The kitchenette comes next, and here the arrangement will
depend on the equipment that you plan to use. If you're using the usual
two-burner camp stove, you can follow most of the dimensions and details
in Fig, 2 and the detailed drawing of the kitchenette on page 117. Make
the ice box and water tank first, following the detailed drawings for these,
and install them in place. The tank rests on a shelf with space beneath
it for a regular-sized bridge table for chow time. When these units are
in place, add the framing for the utensil compartment, the top of which
forms a base for the stove. Don't forget to line this space (and under
the cupboards too) with sheet asbestos to reflect the heat. The framing
for the cupboards, bread slide and cutlery drawers should then be fitted
in place. Make all the cupboard and compartment doors, bread slide, bureau
and kitchenette drawers, etc. at one time and don't forget to notch the
latter so they won't tumble out and strew your wife's underwear or the
knives and forks all over the place. The cupboard doors, made of 1/4 in.
Masonite, sliding in rabbets, should have small hooks to keep them closed.
When you're finished with all the cabinet work, the body should look like
the drawing in Fig. 2.
Side Door Detail
Kitchenette Lid Detail
Then, while you still have room to work inside, add the
wiring for the clearance lights which will connect to the regular car lighting
circuit. The interior lights, one over the front compartment doors and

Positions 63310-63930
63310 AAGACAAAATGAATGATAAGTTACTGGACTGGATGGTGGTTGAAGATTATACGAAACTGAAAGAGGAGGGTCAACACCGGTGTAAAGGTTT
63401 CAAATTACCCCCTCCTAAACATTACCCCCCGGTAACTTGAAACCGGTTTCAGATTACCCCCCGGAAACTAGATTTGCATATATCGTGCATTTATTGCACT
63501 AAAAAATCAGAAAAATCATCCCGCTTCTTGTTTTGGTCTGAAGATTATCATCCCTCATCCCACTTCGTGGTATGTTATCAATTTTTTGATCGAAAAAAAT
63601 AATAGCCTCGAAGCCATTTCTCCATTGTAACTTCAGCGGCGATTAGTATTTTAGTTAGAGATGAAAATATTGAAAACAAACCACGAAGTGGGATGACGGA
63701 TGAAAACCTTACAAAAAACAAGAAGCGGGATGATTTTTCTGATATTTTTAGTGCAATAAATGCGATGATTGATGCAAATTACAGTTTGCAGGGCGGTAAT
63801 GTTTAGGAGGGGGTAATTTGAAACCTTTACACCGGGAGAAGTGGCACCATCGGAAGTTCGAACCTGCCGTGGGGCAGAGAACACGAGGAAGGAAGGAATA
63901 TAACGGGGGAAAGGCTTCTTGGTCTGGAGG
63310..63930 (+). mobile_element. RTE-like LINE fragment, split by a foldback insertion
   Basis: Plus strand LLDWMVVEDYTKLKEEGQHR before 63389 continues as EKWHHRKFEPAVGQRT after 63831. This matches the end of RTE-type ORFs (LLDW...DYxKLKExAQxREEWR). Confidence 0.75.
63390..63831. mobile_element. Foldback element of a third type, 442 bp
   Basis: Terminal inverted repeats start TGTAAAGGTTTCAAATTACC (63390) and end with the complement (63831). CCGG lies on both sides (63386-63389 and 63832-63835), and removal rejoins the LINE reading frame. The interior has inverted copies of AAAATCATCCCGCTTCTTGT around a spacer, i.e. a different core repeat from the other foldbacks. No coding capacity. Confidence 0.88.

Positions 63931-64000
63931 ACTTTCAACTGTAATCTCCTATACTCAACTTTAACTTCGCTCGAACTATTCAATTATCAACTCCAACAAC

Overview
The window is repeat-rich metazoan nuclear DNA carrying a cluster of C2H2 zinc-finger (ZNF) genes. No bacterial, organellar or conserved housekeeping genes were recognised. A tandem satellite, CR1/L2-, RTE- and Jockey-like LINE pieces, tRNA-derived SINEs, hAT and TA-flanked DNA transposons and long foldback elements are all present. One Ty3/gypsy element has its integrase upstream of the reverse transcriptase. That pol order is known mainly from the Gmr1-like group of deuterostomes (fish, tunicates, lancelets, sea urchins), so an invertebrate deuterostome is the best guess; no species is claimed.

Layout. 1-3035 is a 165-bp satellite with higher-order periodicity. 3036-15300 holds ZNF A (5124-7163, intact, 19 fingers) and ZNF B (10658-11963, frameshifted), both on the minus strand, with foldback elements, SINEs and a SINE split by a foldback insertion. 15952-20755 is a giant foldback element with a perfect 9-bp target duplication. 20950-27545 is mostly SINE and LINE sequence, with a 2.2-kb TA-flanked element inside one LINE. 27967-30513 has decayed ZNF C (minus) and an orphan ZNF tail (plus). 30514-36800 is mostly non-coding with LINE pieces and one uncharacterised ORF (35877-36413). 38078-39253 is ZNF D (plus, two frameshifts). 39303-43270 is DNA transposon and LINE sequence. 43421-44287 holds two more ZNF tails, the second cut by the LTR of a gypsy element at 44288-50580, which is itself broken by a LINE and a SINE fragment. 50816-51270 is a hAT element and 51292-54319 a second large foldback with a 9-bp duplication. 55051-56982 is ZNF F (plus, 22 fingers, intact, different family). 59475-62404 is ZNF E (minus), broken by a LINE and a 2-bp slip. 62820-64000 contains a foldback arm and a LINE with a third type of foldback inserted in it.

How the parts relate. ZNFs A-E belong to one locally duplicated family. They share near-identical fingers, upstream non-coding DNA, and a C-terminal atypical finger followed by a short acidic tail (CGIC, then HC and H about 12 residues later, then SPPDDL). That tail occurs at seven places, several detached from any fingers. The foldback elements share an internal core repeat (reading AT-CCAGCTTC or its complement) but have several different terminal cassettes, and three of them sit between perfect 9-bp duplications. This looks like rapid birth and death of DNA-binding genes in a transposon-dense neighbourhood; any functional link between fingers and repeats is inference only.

the other on the rear lid, are wired later and connected to a separate
battery. The 1/4 in. Masonite top can now be glued and screwed to the side
braces and beams, using a stainless steel angle molding to cover the seams
at the sides.
Bureau Looking Aft
Arrangment of storage spaces for cooking equipment
and clothing may be altered to suit individual requirements. Double doors
at forward end should be hung on offset hinges and have latches.
The kitchenette lid is then made, following the details
in the small drawings and the pattern in Fig. 3. The lid is hung from the
top with a long piano hinge and a 3/8 in. rod installed as shown in the
drawing to hold it up. You're on the home stretch now and the next job
is to make the side doors. These are hung from the sides so that when closed
they'll be flush with the outside walls. A regular car door handle and
a simple bar lock inside, complete the hardware on them. You can now paint
the outside of the trailer and varnish the interior. Make the fenders from
heavy sheet metal and bolt them to the side walls.
Trailer for Two Plans Build the Original 1947 Teardrop Trailer